When I first started going to fitness boot camp in October 2016, the boot camp owner asked all of us new recruits to consider our “why” behind wanting to join the class. Boot camp represents a sizable commitment of time, energy, and money, as well as a substantial physical and mental challenge. It’s easy to start questioning your own judgment when leaving a warm bed in the early morning hours to go do such a difficult workout.
Most of us are motivated by our “why” in life. My reason why – in going to the fitness boot camp — was of course to get healthier, but deep down, it also was to feel more confident and ultimately, to “rock that little black dress!”
Motivation and Your Why
Who doesn’t enjoy receiving compliments after losing weight? You know that you look good, plus you have more energy and feel great! In life, sometimes we have to pause and give thought to the motivation behind our “why.” When we get off track in life, or even get stuck in a rut, it’s important to reflect on the driving force behind our why. Continue reading “Remember Your “Why””
“There are far better things ahead than any we leave behind.” – C.S. Lewis
You know what I love about the New Year? I get yet another opportunity to do more, be more, live more, and love more. I am blessed with an opportunity to do better and live differently. Isn’t that awesome? Some may scoff at that, but I live for the opportunity to look to the future!
Creating a results-focused culture doesn’t mean you should begin by sourcing results-oriented candidates. It should start with clearly defining the results you want, and then finding the right people to help you get there.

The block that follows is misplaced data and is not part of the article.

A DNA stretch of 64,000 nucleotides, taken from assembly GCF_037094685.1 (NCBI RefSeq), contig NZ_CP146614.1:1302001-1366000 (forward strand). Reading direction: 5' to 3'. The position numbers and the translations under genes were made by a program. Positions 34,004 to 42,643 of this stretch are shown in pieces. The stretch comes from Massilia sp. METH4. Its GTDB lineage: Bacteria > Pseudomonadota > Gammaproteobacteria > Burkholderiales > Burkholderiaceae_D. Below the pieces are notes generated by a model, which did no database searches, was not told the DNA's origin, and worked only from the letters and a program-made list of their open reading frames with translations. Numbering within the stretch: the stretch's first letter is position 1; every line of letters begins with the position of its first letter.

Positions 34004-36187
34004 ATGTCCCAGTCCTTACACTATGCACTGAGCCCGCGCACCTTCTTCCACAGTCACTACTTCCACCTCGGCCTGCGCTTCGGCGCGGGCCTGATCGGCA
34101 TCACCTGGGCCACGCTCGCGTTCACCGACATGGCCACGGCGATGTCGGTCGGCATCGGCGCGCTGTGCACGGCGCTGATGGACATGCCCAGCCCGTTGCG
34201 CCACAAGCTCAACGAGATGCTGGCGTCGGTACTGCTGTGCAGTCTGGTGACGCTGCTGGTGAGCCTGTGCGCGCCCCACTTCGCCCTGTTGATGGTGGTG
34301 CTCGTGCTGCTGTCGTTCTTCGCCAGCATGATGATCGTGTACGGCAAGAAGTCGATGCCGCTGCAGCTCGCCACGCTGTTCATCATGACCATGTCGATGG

To create a results-focused culture within your company, you will need buy-in and support from both managers and employees. You may have to make a shift in the mindset at your company, and create a professional development plan that supports it.
We often see that inputs -> outputs -> outcomes -> results, but let’s take a different approach and work backward. That’s right…start by focusing on the difference a results-focused culture will make on your organization and work toward what your organization will do and/or invest to get those results.
“The only thing that is constant is change.” – Heraclitus
Change is ever-present in our lives. We are always growing and evolving, and our situations and circumstances change, sometimes in an instant. Change can be frustrating, hard to understand, and difficult to embrace – especially at work.
When processes, systems, or team structures change, how do you react? Do you openly support change the instant you learn of it, or do you resist in some way? Most people are at least somewhat resistant to changes at work, at least initially. Change often evokes an emotional response. Unfortunately, this doesn’t always serve us well, especially in the workplace.